“MS never changed me.”

April 13, 2016 | by Edward-Elmhurst Health
Categories: Healthy Driven Heroes

Joe Gianforte first experienced symptoms in 1987 when he was a sophomore at Northern Illinois University. “I was having headaches, my eyes hurt and I had double vision,” recalls Gianforte. “They put me through an unbelievable amount of tests, but said ‘It’s not an eye thing. You need to go see a neurologist.’”

Following more testing, Gianforte was diagnosed with multiple sclerosis (MS), an autoimmune disease in which the body attacks the lining of the nerves. The disease can causes problems with vision, balance, dizziness, memory or bladder function, muscle weakness, and sensory changes such as numbness or tingling.

And so began Gianforte’s nearly 30-year battle with MS, which has been a constant search for the right combination of conventional treatments and new, innovative options to relieve symptoms and slow progression of the disease.

Most people with MS have recurring flare-ups of symptoms. But the pattern of the disease varies widely. Some people never develop serious symptoms, while others face symptoms that progress rapidly. Early treatment provides the best chance of avoiding disability later.

With Gianforte during the ups and downs over the last 18 years or so has been Henry Echiverri, MD, a board certified neurologist and medical director of the Edward-Elmhurst Health MS Clinic in Warrenville.

“He’s been wonderful to work with,” says Gianforte, now 48 years old. “He’s very accessible. After I got an MRI (in March 2016), he called me later the same day to go over it. It was great. He’s a busy guy and sure enough, he had time to call me.”

“Running an MS practice means a long-term relationship with the patient,” says Dr. Echiverri. “Being accessible and responsive to patient’s needs is important 24/7. I become their friend, brother or relative. Even with strong family support, patients can feel alone with this disease. They need a confidante of some sort.”

“I have 100 percent faith in Dr. Echiverri,” says Gianforte. “Whatever he feels would be the best thing to do, I always do. I never doubt it.”

That faith has paid off with the effectiveness of his recent treatment, a chemotherapy drug called Cytoxan®, something Gianforte says you wouldn’t think of to deal with MS. That’s where his trust in Dr. Echiverri comes into play.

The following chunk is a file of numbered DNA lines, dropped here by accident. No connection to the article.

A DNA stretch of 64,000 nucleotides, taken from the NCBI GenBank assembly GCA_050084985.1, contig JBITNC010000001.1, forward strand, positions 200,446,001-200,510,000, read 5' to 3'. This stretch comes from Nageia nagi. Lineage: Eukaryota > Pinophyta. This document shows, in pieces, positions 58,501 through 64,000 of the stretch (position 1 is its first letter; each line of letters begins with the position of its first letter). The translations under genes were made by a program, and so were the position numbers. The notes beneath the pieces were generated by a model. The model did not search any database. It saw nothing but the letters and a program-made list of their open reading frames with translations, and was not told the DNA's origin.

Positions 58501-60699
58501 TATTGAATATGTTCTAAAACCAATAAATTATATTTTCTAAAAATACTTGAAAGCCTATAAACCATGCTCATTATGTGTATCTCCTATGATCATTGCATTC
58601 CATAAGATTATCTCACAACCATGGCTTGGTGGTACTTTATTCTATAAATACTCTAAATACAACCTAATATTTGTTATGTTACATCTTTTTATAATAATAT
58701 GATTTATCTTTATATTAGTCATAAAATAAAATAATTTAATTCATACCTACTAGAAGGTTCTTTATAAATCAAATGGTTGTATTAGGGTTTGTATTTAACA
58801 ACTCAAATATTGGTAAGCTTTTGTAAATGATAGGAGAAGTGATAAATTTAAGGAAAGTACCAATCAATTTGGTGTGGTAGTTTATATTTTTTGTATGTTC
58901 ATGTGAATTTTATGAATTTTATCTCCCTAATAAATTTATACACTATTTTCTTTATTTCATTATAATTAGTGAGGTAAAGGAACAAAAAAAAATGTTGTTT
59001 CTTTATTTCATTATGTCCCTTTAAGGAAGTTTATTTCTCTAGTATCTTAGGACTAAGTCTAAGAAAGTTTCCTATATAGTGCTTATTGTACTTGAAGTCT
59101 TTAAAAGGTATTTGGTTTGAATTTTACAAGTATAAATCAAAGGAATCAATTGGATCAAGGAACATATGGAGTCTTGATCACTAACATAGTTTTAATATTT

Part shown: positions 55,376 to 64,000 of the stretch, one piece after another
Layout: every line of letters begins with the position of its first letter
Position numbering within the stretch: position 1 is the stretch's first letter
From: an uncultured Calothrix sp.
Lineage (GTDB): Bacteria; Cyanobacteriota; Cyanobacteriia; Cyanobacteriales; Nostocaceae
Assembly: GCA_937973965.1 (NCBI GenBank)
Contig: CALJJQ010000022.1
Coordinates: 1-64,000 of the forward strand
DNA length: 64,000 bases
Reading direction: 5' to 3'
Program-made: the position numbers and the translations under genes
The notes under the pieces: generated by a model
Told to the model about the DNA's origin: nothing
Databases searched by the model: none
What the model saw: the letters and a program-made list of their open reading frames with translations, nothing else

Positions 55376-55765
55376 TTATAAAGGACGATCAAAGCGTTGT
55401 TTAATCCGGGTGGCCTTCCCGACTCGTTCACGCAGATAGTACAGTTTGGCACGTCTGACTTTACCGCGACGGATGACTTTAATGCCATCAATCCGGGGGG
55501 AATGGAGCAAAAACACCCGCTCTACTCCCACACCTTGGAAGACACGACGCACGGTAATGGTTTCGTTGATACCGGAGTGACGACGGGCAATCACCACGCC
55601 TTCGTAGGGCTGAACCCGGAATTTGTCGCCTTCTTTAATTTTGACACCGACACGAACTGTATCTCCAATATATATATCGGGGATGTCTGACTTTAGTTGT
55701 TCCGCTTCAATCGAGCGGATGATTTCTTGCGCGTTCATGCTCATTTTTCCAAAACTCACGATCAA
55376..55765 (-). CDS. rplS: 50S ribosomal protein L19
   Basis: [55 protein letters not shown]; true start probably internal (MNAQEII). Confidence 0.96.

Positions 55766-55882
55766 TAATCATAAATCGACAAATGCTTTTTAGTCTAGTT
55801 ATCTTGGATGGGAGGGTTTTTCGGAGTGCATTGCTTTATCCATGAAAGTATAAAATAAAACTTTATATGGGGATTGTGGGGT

“Joe’s latest MRI showed dramatic improvement in the lesions on the nerves that cause MS,” says Dr. Echiverri. “His relapses have come farther apart and he hasn’t had a relapse this year.”

At this stage of his MS, Gianforte’s biggest challenge is leg strength. Due to numbness, he says he hasn’t felt the bottom of his feet in 15 to 20 years, which makes it difficult to perform activities that most people take for granted.

“When you’re taking a shower, it’s difficult. Just walking to the car, getting in the car. I’m able to drive, but I don’t. My fiancée’ Genee (Minutillo) usually drives,” he says. “Any other normal person wouldn’t worry about those things. It’s a new way to live. You just learn to deal with certain things.”

He’s had that approach since he learned he had MS. “I think that’s the outlook I’ve always had — just be positive about everything. (MS) never changed me.”

“Having a fighting and positive attitude goes a long way in winning the fight against this disease,” says Dr. Echiverri. “It goes to show that a healthy mind does influence our immune system.”

Edward-Elmhurst’s MS Clinic has been recognized as a Partner in MS Care by the National MS Society. Learn more about our expert diagnosis and treatment for MS.

Do you have a story about MS? Share with us in the below comments.

Leave a Comment

PVScreen4 heart blog

Protect the pump, pipes – consider heart scan, vascular screening

Heart scans and screenings can help protect you from life-threatening blood clots, stroke, heart attack and aneurysms.

Read More


What can you do when you’re always in pain?

Pain should not be a constant companion.

Read More


How to tell if your headache is a migraine

Bad headaches can make you wonder if they’re migraines. How do you tell the difference?

Read More